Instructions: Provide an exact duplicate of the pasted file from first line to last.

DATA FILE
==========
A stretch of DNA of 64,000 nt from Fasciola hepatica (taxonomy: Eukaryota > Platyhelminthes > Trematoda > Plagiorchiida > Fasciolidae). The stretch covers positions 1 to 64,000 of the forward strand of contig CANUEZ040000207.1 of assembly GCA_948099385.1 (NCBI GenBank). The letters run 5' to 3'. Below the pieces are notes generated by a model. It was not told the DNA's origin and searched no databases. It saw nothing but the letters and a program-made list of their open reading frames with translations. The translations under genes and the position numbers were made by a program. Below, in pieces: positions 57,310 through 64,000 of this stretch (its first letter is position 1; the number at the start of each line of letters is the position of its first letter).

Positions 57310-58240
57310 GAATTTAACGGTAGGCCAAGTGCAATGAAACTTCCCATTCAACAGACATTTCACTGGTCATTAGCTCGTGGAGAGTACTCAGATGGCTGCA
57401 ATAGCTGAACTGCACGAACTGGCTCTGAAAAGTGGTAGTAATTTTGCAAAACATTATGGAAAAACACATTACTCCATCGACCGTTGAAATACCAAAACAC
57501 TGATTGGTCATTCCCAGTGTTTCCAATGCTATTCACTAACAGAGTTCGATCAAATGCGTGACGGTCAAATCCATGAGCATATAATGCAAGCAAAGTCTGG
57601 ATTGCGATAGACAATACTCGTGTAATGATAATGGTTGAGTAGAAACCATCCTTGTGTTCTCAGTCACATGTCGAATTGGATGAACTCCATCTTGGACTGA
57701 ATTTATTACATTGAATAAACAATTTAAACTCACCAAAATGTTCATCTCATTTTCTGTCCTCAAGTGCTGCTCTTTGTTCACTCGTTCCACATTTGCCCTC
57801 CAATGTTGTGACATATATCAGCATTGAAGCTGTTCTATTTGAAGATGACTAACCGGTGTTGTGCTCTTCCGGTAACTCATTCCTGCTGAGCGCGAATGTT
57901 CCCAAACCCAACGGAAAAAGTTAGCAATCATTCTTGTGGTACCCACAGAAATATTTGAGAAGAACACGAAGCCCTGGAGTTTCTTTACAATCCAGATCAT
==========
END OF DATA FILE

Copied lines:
A stretch of DNA of 64,000 nt from Fasciola hepatica (taxonomy: Eukaryota > Platyhelminthes > Trematoda > Plagiorchiida > Fasciolidae). The stretch covers positions 1 to 64,000 of the forward strand of contig CANUEZ040000207.1 of assembly GCA_948099385.1 (NCBI GenBank). The letters run 5' to 3'. Below the pieces are notes generated by a model. It was not told the DNA's origin and searched no databases. It saw nothing but the letters and a program-made list of their open reading frames with translations. The translations under genes and the position numbers were made by a program. Below, in pieces: positions 57,310 through 64,000 of this stretch (its first letter is position 1; the number at the start of each line of letters is the position of its first letter).

Positions 57310-58240
57310 GAATTTAACGGTAGGCCAAGTGCAATGAAACTTCCCATTCAACAGACATTTCACTGGTCATTAGCTCGTGGAGAGTACTCAGATGGCTGCA
57401 ATAGCTGAACTGCACGAACTGGCTCTGAAAAGTGGTAGTAATTTTGCAAAACATTATGGAAAAACACATTACTCCATCGACCGTTGAAATACCAAAACAC
57501 TGATTGGTCATTCCCAGTGTTTCCAATGCTATTCACTAACAGAGTTCGATCAAATGCGTGACGGTCAAATCCATGAGCATATAATGCAAGCAAAGTCTGG
57601 ATTGCGATAGACAATACTCGTGTAATGATAATGGTTGAGTAGAAACCATCCTTGTGTTCTCAGTCACATGTCGAATTGGATGAACTCCATCTTGGACTGA
57701 ATTTATTACATTGAATAAACAATTTAAACTCACCAAAATGTTCATCTCATTTTCTGTCCTCAAGTGCTGCTCTTTGTTCACTCGTTCCACATTTGCCCTC
57801 CAATGTTGTGACATATATCAGCATTGAAGCTGTTCTATTTGAAGATGACTAACCGGTGTTGTGCTCTTCCGGTAACTCATTCCTGCTGAGCGCGAATGTT
57901 CCCAAACCCAACGGAAAAAGTTAGCAATCATTCTTGTGGTACCCACAGAAATATTTGAGAAGAACACGAAGCCCTGGAGTTTCTTTACAATCCAGATCAT